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Darkest of Days Performance Testing Review

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What you get with Darkest of Days is another step toward realism. But in order to achieve that, you have to play with Physx set to medium or high, based on your video hardware's capabilities. Just watching the included benchmark made my jaw drop. The fog of war, the smoke from the fires and weapons, the way that the bodies crumpled up in their final moments, watching the effects of shrapnel from the cannon bursts on the surrounding environment and soldiers – but wait, there's more! Seeing the leaves from the trees blowing across the ground and flowing into a circle like they were being carried by a small dust devil was an awesome sight. I don't claim to be a pyromaniac, but I was transfixed by the fires. The flames looked incredibly real at 2560x1600, and the way the smoke curled away looked well done. When you get up close to the water, I have got to say this was the most realistic water I have seen. Far Cry was nice, but this was incredible. The water reflections and ripples, along with the clarity, just "fit." How many times have you seen the smoke from a just-fired cannon round look opaque and just disappear? Not so in Darkest of Days. In the first mission, at the Battle of Antietam Creek (Sharpsburg, for those in the South), you have to fire a cannon across the creek to take out the entrenched rebels. From up on a hill, you need to use a cannon to accomplish this task. When you fire the cannon, you get the smoke trail, but it does not just blink into oblivion, it twists in the wind and slowly dissipates. The smoke coming from the barrel of your repeating rifle acts like a living thing, blowing in the breeze. Pictures really do not do it justice; you have to see it in-game for yourself.





The game is an entertaining play that kept me engaged all the way through. The goals are pretty clear cut and easy to follow. It's not just a mindless "kill 'em all" type of game! For that, you have Left 4 Dead! Traveling through time to play a variety of scenarios from Custer's Last Stand on the Little Bighorn River to the streets of Pompeii to the horrors of the first and second World Wars. Each scenario brings a different challenge, as well as different weapons to master. When it came down to performance testing, I went two ways – with and without Physx enabled. ATI cards just cant play the game with Physx enabled. Even with the aggressive setting used, the little GTS 250 out did the big stars from ATI when Physx was enabled. When it was disabled, the ATI cards put in a performance that shows their capabilities. Crossfire just does not show any benefit on the 4870x2, but the GTX 295 showed some really nice scaling. When you combine an Nvidia card with a lower end card to take the Physx calculations off the primary GPU, you see quite a performance bonus. But again, only when Physx is set to medium or high, as there is no benefit at the low setting. Darkest of Days presents a great game play experience that shows what the inclusion of Physx technology can do for a game. Mirrors Edge and Cryostasis were not the best showcase for the technology – this is a showcase. Good game play, great visuals and effects – now I am sold on Physx!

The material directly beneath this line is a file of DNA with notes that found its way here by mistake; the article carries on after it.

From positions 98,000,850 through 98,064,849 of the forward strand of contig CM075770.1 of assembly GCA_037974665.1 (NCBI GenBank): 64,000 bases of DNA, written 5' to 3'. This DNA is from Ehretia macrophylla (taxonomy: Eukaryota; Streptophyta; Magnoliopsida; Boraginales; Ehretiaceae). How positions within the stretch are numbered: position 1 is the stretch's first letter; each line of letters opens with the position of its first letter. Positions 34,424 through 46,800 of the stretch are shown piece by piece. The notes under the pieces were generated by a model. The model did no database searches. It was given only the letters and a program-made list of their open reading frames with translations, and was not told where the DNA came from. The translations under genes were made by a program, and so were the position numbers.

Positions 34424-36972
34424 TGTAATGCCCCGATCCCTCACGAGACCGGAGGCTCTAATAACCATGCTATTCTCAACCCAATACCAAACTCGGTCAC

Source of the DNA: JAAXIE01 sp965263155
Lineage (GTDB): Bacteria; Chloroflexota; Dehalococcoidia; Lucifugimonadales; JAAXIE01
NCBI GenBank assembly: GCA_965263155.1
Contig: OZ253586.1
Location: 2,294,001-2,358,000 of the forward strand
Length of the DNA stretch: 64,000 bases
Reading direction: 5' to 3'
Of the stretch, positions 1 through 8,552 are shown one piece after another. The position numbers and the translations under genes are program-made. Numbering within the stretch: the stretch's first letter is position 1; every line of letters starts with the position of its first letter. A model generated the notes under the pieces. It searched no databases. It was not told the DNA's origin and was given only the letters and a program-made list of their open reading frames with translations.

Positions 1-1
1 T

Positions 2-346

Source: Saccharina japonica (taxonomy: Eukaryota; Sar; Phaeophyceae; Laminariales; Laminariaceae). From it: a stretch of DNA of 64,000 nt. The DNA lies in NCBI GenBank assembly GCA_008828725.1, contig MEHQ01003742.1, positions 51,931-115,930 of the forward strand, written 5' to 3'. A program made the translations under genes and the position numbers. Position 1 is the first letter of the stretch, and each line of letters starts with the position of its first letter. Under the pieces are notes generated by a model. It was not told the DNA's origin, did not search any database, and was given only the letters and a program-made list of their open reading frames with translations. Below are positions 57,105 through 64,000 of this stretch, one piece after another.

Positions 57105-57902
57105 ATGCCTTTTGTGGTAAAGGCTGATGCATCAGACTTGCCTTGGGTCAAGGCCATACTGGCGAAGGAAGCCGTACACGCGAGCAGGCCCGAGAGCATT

Bosco's Comments:

I had been very excited about this game coming out, and upon receiving my copy, I was not disappointed. Frank touched on a lot of areas of the game, including the part about being engaged the whole time. I could not agree more. Between the story line and the graphics, I was completely hooked. I played this game for three straight days, about 16 hours a day to finish, then I started over again to play more slowly and take in the graphics. I am truly amazed by this game way more than I was by Mirrors Edge and Cryostasis. I am really enjoying the benefits of Physx and I am looking forward to more titles that take advantage of it, if the game play and graphics continue to follow suit.

  1. Introduction & Closer Look
  2. Testing: Setup & High Physx
  3. Testing: Low Physx
  4. Conclusion
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